Socio-technical systems are studied in compulsory school (pupils aged 7–16) in Sweden. The purpose is to increase pupils’ understanding of how technology and society affect one another by highlighting the interaction between technological artefacts, humans, institutions, and society at large. Many teachers find this subject difficult to teach, and therefore avoid it. To rectify this, a course module about socio-technical systems for teachers was instigated at KTH Royal Institute of Technology in Stockholm. This study was conducted during that course, and shows that teachers are affected by their educational backgrounds in their understanding of the systems; those who are trained in social sciences prioritize different aspects of the systems in their teaching than do those who have started out in the natural sciences. It also shows that the formulation of learning objectives in this area is very difficult for most teachers and few students include goals that relate to more general knowledge in areas such as genderrelated issues, historical aspects or environmental issues. Few of the students showed the ability to create a varied learning environment; searching information on the Internet and writing reports dominate the students’ suggestions. Understanding of socio-technical systems has the potential to bridge the gap between engineering and various aspects of society in education. It is therefore an essential part of technological literacy, and teacher training in the area should be improved.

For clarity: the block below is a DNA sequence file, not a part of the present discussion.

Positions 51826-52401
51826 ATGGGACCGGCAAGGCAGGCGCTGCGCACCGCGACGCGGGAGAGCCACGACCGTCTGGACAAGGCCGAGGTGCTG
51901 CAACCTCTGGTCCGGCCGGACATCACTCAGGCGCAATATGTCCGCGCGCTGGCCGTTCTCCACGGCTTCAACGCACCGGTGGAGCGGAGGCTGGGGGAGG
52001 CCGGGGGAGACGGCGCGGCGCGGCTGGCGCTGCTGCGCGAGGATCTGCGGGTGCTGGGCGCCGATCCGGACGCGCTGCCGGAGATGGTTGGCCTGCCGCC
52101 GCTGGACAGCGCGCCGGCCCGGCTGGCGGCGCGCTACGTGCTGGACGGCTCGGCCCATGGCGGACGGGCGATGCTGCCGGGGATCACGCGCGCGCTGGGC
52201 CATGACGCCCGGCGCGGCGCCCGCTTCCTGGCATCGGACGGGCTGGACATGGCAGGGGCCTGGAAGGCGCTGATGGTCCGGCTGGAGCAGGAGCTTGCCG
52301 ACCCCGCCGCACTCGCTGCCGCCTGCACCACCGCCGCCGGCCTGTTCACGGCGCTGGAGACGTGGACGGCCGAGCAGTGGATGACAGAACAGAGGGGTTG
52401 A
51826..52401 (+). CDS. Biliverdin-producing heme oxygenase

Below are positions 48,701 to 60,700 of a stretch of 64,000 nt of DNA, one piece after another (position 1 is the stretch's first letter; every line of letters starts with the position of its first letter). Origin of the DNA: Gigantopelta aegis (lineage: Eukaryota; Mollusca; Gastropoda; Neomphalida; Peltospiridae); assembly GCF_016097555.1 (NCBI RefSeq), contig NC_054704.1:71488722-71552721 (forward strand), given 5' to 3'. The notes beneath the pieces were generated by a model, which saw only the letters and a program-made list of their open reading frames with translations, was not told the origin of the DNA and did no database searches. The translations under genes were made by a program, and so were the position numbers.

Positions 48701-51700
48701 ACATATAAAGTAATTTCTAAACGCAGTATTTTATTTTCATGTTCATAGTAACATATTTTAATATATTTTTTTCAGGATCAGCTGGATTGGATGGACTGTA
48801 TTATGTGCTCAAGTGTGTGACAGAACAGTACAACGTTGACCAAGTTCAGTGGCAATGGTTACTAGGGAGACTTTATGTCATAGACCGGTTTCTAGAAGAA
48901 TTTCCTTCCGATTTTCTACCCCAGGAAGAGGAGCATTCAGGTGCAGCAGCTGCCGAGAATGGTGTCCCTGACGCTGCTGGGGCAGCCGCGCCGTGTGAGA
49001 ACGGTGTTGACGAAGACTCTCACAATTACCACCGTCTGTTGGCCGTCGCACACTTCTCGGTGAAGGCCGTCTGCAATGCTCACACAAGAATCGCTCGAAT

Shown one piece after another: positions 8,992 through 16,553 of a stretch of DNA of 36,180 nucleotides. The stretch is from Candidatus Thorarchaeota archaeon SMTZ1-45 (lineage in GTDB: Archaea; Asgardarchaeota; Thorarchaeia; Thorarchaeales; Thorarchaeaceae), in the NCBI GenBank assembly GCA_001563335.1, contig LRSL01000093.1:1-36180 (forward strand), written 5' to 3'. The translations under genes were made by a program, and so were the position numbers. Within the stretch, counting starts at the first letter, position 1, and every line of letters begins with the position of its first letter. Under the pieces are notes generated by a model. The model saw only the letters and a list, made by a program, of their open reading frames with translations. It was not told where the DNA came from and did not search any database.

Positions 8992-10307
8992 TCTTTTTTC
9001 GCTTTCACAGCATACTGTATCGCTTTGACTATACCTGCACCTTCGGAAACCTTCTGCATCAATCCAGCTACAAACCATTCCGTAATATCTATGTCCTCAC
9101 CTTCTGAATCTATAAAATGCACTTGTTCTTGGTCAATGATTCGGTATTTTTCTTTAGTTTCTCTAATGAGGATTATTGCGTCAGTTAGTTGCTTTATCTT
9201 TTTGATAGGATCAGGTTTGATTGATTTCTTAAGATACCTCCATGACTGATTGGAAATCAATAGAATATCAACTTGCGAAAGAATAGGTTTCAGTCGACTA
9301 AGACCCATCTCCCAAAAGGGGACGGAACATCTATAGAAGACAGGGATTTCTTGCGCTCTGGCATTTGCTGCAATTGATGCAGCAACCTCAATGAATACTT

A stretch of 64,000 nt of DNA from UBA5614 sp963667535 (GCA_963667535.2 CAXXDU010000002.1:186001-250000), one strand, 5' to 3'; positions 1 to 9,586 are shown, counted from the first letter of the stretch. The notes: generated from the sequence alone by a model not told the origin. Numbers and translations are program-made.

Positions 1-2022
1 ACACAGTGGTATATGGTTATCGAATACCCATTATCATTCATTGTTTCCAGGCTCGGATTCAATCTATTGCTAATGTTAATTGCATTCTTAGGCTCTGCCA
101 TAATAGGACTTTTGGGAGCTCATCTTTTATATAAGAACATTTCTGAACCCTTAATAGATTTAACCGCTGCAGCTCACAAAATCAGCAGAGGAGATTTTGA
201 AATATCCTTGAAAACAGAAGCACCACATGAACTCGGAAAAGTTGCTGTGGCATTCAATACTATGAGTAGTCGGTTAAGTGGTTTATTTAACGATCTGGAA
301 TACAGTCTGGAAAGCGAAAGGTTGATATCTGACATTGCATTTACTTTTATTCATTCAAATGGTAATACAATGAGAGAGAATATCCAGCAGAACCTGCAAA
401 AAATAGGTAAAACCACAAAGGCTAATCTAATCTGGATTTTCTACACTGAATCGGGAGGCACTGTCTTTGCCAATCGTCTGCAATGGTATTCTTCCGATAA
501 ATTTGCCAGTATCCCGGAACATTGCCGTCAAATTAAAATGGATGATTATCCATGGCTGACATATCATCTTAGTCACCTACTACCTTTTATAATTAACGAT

• 171.
    Gumaelius, Lena
    et al.
    KTH, School of Education and Communication in Engineering Science (ECE), Learning.
    Nymark, Tanja
    KTH, School of Education and Communication in Engineering Science (ECE), Learning.
    The role of ‘Teknikåttan’– a competition aimed at increasing interest in science and technology for grade 8 students.2017In: NorDiNa: Nordic Studies in Science Education, ISSN 1504-4556, E-ISSN 1894-1257, Vol. 13, no 2, p. 197-217Article in journal (Refereed)
    Abstract [en]

    Since 1993, Swedish technical universities have engaged 15-year-old students and their teachers in the annual tournament “Teknikåttan” (technology for students in school year eight), which is aimed at increasing students’ interest in STEM (science, technology, engineering and mathematics) subjects, as well as at making them aware of career possibilities within these areas. Given its large number of participating students, Teknikåttan offers a unique opportunity to study students’ understanding of and interest in STEM subjects by analysing the results collected for the participating students. This paper gives a description of the Teknikåttan tournament and presents an analysis of the results from the first round of the 2014 tournament. The data collected came from the answers of students in the Stockholm region. All questions were characterised according to three parameters, which were used to analyse answers to high-score and low-score questions and differences in answers according to gender. The analysis indicates that a difference exists in answers according to gender, such that boys scored higher than girls overall, but that girls scored higher in questions related to the subject of biology. Finally, a possible expansion of the analysis involving future tournaments is discussed.

  • 172.
    Gumaelius, Lena
    et al.
    KTH, School of Education and Communication in Engineering Science (ECE), Learning.
    Nymark-Kramer, T.
    The Technology-Eight Competition: An Analysis of Year 8 Students' Quiz Results2017In: NorDiNa: Nordic Studies in Science Education, ISSN 1504-4556, E-ISSN 1894-1257Article in journal (Refereed)
  • 173.
    Gumaelius, Lena
    et al.
    KTH, School of Education and Communication in Engineering Science (ECE), Learning.
    Skogh, Inga-Britt